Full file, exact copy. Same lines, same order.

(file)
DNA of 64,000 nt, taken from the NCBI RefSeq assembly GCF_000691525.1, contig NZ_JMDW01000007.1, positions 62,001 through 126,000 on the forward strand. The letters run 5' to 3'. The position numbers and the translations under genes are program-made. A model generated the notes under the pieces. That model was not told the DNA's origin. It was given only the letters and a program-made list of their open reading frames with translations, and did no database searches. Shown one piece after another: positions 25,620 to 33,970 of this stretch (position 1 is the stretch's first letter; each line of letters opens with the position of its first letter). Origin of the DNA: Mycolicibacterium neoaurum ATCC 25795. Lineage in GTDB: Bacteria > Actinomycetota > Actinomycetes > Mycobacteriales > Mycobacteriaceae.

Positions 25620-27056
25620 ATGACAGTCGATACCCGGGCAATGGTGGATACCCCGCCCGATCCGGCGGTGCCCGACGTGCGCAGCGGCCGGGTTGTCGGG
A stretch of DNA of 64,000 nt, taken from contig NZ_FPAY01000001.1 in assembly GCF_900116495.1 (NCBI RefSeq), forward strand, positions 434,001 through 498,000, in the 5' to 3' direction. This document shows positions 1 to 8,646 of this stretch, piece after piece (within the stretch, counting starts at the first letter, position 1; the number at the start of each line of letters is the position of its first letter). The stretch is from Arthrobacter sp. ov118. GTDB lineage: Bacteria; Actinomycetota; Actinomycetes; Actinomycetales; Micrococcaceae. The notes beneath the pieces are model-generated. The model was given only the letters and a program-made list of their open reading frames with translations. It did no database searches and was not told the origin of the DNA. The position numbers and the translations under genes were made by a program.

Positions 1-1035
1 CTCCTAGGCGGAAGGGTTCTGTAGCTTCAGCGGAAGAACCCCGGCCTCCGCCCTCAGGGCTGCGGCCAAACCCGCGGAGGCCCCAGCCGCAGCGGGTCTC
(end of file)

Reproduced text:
DNA of 64,000 nt, taken from the NCBI RefSeq assembly GCF_000691525.1, contig NZ_JMDW01000007.1, positions 62,001 through 126,000 on the forward strand. The letters run 5' to 3'. The position numbers and the translations under genes are program-made. A model generated the notes under the pieces. That model was not told the DNA's origin. It was given only the letters and a program-made list of their open reading frames with translations, and did no database searches. Shown one piece after another: positions 25,620 to 33,970 of this stretch (position 1 is the stretch's first letter; each line of letters opens with the position of its first letter). Origin of the DNA: Mycolicibacterium neoaurum ATCC 25795. Lineage in GTDB: Bacteria > Actinomycetota > Actinomycetes > Mycobacteriales > Mycobacteriaceae.

Positions 25620-27056
25620 ATGACAGTCGATACCCGGGCAATGGTGGATACCCCGCCCGATCCGGCGGTGCCCGACGTGCGCAGCGGCCGGGTTGTCGGG
A stretch of DNA of 64,000 nt, taken from contig NZ_FPAY01000001.1 in assembly GCF_900116495.1 (NCBI RefSeq), forward strand, positions 434,001 through 498,000, in the 5' to 3' direction. This document shows positions 1 to 8,646 of this stretch, piece after piece (within the stretch, counting starts at the first letter, position 1; the number at the start of each line of letters is the position of its first letter). The stretch is from Arthrobacter sp. ov118. GTDB lineage: Bacteria; Actinomycetota; Actinomycetes; Actinomycetales; Micrococcaceae. The notes beneath the pieces are model-generated. The model was given only the letters and a program-made list of their open reading frames with translations. It did no database searches and was not told the origin of the DNA. The position numbers and the translations under genes were made by a program.

Positions 1-1035
1 CTCCTAGGCGGAAGGGTTCTGTAGCTTCAGCGGAAGAACCCCGGCCTCCGCCCTCAGGGCTGCGGCCAAACCCGCGGAGGCCCCAGCCGCAGCGGGTCTC